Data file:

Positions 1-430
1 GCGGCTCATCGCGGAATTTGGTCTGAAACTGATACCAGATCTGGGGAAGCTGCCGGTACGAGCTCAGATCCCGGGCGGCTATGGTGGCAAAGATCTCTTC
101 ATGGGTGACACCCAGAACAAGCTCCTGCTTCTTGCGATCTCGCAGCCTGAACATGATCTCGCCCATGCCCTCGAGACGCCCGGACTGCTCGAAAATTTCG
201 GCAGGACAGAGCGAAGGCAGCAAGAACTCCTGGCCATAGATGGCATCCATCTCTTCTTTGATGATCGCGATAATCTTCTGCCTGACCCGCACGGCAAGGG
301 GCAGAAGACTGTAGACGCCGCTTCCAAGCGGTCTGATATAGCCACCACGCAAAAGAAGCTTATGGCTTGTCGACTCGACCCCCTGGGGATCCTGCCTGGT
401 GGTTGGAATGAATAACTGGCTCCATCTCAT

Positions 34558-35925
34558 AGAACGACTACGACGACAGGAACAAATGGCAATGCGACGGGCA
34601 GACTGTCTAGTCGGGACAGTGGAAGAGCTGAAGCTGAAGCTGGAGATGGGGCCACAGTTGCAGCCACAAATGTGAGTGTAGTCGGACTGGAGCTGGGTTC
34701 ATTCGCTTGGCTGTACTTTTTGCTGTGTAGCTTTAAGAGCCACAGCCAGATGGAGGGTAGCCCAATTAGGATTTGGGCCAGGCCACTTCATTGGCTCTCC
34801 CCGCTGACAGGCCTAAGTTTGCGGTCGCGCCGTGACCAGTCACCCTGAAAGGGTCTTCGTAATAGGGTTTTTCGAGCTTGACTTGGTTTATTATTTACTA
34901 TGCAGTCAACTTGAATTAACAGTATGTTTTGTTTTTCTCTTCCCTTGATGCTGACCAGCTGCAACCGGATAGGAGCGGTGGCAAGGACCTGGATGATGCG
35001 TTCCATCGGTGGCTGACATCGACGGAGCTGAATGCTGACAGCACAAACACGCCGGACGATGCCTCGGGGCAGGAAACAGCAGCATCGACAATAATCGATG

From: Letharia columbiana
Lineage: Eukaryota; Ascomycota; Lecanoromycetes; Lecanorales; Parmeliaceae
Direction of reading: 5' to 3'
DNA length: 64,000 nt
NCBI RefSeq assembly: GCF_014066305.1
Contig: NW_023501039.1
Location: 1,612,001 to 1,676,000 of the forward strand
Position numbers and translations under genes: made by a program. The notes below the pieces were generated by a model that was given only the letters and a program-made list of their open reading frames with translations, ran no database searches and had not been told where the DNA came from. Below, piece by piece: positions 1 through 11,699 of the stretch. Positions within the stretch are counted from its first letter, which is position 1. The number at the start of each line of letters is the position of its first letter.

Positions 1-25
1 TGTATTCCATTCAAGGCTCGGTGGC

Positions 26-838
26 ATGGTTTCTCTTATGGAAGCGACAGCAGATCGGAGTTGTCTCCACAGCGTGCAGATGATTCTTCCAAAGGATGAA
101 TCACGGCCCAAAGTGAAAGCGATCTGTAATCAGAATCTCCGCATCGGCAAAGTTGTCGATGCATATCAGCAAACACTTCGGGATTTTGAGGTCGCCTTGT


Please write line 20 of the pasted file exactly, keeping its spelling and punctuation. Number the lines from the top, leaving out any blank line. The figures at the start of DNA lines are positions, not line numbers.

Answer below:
Location: 1,612,001 to 1,676,000 of the forward strand